Updated on 09/18/2011 12:18AM

Euphoria ultimately erases nausea

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Mark Lowe took home second-place money of $100,000.

LAS VEGAS - After the last race of the Daily Racing Form/NTRA National Handicapping Championship, Mark Lowe was leaving the Bally's race and sports book, just hoping he had finished in the top 20.

Lowe, the day one co-leader, selected 17-1 winner Alluring Bel in the 10th race at Santa Anita, but didn't think his total would be enough to qualify for a sizable prize. He had struggled most of the day and had dropped to 10th place after the most-recently posted scoring update two hours earlier. But, as he was leaving the tournament area, an NTRA official ran to find him.

"She said 'Please don't go, you came in second,' " Lowe said. "I was stunned."

Lowe's final total of 228.60 was indeed good for the runner-up spot and a $100,000 prize check. Lowe also earned $4,000 for finishing in a tie atop the leader board of 225 handicappers on Friday.

Lowe's finish was even more impressive considering he missed a mandatory race on Saturday, in part because he lost track of the timing while eating a tuna salad sandwich for lunch. It was one minute to post when he realized he needed to wager, and he didn't have enough time to fill out the bet slip and submit the bet. As it turned out, the horse he would have bet in the ninth race at Aqueduct finished a distant second, and the $5.70 place price wouldn't have affected his overall position. He ended up finishing 8.60 points short of the winner, Ron Rippey.

"Three of my horses got scratched in the optional races, and there was indecision on my part with the built-up emotions and nerves," Lowe said. "Getting lunch compounded the problem. I was sick to my stomach."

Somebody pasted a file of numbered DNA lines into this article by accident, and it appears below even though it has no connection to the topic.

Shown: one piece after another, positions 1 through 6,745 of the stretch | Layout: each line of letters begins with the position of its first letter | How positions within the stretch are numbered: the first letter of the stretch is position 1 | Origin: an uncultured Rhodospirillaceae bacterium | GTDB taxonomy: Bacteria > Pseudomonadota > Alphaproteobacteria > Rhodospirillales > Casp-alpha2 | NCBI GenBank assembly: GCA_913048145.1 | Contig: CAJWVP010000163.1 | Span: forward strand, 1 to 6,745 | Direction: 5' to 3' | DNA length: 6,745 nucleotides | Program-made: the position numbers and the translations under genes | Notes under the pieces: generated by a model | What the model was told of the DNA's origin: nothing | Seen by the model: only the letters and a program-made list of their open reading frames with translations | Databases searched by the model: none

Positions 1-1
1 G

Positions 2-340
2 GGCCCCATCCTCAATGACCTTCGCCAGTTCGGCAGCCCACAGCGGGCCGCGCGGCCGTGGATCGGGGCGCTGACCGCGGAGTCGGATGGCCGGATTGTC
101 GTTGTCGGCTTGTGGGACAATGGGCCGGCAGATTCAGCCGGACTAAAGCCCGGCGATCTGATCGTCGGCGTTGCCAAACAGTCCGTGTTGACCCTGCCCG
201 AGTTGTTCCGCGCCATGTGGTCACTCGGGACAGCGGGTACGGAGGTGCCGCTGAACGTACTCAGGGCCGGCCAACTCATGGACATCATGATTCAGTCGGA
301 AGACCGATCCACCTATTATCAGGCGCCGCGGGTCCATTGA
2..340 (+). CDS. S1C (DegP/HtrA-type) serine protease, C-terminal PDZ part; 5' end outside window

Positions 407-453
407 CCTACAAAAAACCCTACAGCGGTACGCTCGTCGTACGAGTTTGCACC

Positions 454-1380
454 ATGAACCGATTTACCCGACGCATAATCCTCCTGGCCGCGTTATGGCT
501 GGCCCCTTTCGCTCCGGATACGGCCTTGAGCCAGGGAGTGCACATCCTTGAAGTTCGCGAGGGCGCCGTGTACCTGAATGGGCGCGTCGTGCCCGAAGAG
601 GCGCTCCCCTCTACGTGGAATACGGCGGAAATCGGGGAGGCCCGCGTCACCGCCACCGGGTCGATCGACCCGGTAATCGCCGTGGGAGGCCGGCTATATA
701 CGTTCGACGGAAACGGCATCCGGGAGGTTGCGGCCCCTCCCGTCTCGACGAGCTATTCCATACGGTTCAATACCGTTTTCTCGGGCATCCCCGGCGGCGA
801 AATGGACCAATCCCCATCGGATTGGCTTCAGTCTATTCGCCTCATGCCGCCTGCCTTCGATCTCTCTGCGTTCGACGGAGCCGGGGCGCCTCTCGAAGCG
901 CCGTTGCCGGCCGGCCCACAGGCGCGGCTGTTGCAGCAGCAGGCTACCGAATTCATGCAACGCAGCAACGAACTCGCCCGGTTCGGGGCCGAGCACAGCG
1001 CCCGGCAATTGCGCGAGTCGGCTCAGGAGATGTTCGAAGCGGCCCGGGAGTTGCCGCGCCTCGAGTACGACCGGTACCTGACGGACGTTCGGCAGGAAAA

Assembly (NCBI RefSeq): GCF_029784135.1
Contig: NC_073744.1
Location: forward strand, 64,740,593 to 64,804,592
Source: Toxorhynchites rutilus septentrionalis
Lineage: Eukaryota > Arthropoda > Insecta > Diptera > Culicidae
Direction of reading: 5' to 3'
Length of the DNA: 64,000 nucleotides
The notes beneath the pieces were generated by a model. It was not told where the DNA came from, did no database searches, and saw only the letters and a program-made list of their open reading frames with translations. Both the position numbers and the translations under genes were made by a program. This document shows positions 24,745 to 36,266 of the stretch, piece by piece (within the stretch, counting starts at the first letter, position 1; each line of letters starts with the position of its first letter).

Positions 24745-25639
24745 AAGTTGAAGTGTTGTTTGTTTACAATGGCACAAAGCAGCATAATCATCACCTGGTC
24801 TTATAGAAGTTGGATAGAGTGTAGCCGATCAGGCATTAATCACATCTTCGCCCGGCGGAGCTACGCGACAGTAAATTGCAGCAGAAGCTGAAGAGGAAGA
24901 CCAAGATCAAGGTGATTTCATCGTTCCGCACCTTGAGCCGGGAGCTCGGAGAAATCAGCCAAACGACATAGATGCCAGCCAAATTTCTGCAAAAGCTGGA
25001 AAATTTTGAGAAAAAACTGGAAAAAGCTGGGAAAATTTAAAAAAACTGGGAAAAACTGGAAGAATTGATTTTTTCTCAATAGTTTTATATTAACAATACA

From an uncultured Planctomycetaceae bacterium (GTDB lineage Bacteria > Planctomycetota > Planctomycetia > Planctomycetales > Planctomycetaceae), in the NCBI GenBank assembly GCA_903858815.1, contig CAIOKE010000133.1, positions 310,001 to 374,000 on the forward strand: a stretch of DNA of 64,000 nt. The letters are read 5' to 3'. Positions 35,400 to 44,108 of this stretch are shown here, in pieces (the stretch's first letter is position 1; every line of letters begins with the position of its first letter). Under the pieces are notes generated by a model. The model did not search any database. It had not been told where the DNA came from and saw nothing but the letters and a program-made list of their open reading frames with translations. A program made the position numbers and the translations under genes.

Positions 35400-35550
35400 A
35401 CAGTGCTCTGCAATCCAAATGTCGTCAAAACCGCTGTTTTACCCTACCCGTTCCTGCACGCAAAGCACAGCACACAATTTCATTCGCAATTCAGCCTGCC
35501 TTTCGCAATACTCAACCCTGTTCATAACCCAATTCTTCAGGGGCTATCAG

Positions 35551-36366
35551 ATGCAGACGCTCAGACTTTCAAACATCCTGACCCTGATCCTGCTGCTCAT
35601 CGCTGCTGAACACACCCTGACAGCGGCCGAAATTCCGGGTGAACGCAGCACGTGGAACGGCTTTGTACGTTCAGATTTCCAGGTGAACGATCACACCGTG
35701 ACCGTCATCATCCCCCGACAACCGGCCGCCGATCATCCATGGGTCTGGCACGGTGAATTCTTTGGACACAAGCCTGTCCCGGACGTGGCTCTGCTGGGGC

Lowe, 58, from Bayonet Point, Fla., is a former air traffic controller and now works in manufacturing quality control. He qualified for his first NHC last April at Tampa Bay Downs. He said all of his longshot hits in the NHC - including 45-1 first-time-turf winner Add Heat on Friday and first-time starter Alluring Bel - were picked on the basis of breeding information.

Lowe appeared cool at the end of day one when he found out he was leading the $540,000 tournament. But, with many of the sharpest tournament players in close pursuit, the pressure made it a rough night.

"I went back to the room to study and my nerves were shattered," Lowe said. "I handicapped for three hours until my eyes were stinging. They hurt like hell."

The $100,000, he says, will go a long way in helping with the care of his 79-year-old mother, Jean. As of Sunday morning, Lowe hadn't even told Jean - or anyone in his family - about his performance in the tournament. He didn't want to excite his mother, with her fragile health. He said he will tell his family only about the day one prize, and they will figure out the rest when they watch the ESPN2 special on Feb. 19. Lowe said he plans to put the rest of the money in an IRA and possibly buy a car.

Alluring Bel's win in the $19,000 maiden claimer at Santa Anita had greater monetary implications than the connections of the filly could have ever imagined. Her win scrambled a leader board that remained relatively unchanged during most of the afternoon on Saturday. The filly's win was particularly painful for Cheryl Britt. Playing alongside her fianc?, John Fischer, she led most of the day until the last race of the tournament, before sinking to fifth.

Four players - Rippey, Lowe, Mel Moser, and Louis Licata - leaped over her by selecting the Jeff Mullins-trained winner. Had 8-5 favorite Julep Cup not blown the lead in deep stretch, Britt would have won the NHC. The difference in prize money was $235,000, but Britt tried to be positive shortly after the race.

"I never thought it was going to be a longshot like that," she said. "We're going to be all right."